Naish kiteboards: one day they will not need to waste money with professional designers

Personalised rider graphics are now appearing on kiteboards around New Zealand thanks to a partnership between manufacturer Underground and Christchurch large format digital printer adgraphix.


Riders wanting to see their own designs printed on their boards have resulted in an average of around 250 kiteboards produced by adgraphix per month. World renowned for its cutting-edge quality kiteboards, Underground’s offering has been given a further dimension through this highly-technical printing innovation which offers a quick turnaround for small custom orders.

Producing the graphics saw adgraphix print Manoukian inks onto Digistar 4000 paper via a JV4 inkjet printer and then sublimate on Polyester Surface Film (PBT) via a UTX6700 Rotary Heat Press.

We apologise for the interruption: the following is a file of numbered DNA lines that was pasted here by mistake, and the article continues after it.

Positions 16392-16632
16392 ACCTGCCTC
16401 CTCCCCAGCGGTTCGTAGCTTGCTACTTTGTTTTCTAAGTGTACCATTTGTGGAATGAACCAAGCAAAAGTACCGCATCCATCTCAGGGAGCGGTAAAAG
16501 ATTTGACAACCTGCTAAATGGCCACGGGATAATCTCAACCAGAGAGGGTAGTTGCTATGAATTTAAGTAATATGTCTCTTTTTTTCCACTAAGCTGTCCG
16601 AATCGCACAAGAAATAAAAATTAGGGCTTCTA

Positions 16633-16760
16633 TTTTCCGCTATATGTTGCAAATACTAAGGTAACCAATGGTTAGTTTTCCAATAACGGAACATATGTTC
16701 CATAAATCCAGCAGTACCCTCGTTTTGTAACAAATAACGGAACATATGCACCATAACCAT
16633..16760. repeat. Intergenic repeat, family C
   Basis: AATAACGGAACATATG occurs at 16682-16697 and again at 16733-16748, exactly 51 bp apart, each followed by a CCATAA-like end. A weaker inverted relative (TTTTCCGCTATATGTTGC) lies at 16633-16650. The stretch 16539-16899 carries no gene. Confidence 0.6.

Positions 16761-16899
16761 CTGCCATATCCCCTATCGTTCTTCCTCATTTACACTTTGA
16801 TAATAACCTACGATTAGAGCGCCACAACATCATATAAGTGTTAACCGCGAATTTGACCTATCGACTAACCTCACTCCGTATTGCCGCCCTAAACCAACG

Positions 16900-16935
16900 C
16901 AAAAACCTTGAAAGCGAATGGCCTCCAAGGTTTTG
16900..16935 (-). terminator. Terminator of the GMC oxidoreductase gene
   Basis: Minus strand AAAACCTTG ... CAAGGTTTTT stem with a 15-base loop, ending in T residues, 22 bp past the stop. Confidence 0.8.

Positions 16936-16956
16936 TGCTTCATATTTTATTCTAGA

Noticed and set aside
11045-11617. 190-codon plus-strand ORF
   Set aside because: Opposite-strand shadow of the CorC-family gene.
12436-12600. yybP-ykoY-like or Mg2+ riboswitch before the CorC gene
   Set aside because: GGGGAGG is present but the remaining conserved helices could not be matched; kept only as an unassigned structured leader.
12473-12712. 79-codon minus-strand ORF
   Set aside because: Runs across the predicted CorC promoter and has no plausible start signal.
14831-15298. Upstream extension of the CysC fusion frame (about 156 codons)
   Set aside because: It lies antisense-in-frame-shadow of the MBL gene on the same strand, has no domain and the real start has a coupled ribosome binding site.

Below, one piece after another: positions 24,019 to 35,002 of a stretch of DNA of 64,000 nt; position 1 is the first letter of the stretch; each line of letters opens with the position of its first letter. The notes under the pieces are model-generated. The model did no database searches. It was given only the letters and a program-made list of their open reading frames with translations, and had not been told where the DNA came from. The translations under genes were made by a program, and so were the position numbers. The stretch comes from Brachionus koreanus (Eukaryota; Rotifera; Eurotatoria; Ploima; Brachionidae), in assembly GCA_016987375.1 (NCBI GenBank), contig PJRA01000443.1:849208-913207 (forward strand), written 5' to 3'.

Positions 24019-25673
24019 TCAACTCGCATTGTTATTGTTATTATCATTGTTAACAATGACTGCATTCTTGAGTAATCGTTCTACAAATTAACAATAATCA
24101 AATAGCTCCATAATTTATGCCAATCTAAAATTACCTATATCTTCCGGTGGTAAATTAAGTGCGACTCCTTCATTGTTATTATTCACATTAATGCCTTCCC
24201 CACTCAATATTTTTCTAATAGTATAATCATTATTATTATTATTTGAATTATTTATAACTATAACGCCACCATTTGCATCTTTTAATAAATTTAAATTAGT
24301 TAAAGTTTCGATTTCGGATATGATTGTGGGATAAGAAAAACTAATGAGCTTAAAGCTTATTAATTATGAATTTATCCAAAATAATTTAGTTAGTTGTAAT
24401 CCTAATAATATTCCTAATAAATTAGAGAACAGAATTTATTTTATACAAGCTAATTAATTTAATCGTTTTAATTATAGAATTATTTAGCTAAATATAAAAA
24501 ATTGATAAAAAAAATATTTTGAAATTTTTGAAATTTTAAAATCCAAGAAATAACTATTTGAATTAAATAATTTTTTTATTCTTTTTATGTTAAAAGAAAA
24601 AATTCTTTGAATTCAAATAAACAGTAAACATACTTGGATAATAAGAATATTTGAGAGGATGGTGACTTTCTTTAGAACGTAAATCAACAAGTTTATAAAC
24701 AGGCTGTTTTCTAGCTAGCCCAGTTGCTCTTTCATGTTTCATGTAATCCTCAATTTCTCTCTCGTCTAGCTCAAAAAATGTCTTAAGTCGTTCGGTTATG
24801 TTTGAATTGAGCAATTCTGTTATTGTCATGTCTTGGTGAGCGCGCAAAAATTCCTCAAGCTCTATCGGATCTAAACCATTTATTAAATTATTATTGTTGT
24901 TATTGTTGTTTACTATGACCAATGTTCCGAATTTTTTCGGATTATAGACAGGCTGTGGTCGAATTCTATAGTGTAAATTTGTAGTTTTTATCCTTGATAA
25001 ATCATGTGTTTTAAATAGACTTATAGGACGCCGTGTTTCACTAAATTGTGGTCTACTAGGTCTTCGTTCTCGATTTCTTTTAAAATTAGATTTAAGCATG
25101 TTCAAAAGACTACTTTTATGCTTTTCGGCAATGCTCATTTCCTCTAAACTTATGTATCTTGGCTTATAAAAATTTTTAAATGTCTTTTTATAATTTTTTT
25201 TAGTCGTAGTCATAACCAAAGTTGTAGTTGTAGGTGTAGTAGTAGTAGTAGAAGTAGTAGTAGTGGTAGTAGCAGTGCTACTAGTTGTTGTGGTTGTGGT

“The ink density had to be not too high but still yield rich colour. PBT is less forgiving than textiles so we couldn’t have cockled paper,” adgraphix operations managing director Scott Shore observed.

“Obviously the printer had to be running perfectly – any banding on the paper also shows on the board. At the press, dust was the enemy so careful handling was important. Probably the most challenging part was working out the initial heat, speed and pressure settings to get the high throughput. The core process is the same as we use for sublimated flags and textiles. We have to allow for shrinkage which occurs at a different amount in each direction.”

The job has been entered in this year’s prestigious Pride In Print Awards, in which adgraphix was a first-time entrant and winner in 2008. That success has proved a marketing boon for the company.

“We had not been involved with Pride In Print until last year - we entered a billboard that we were pretty proud of and won Gold. As a company we have strong values towards quality products so the award was a pat on the back from the industry and the whole team here were pretty stoked. Certainly in the billboard market, the Gold is a good selling point for us,” says Shore.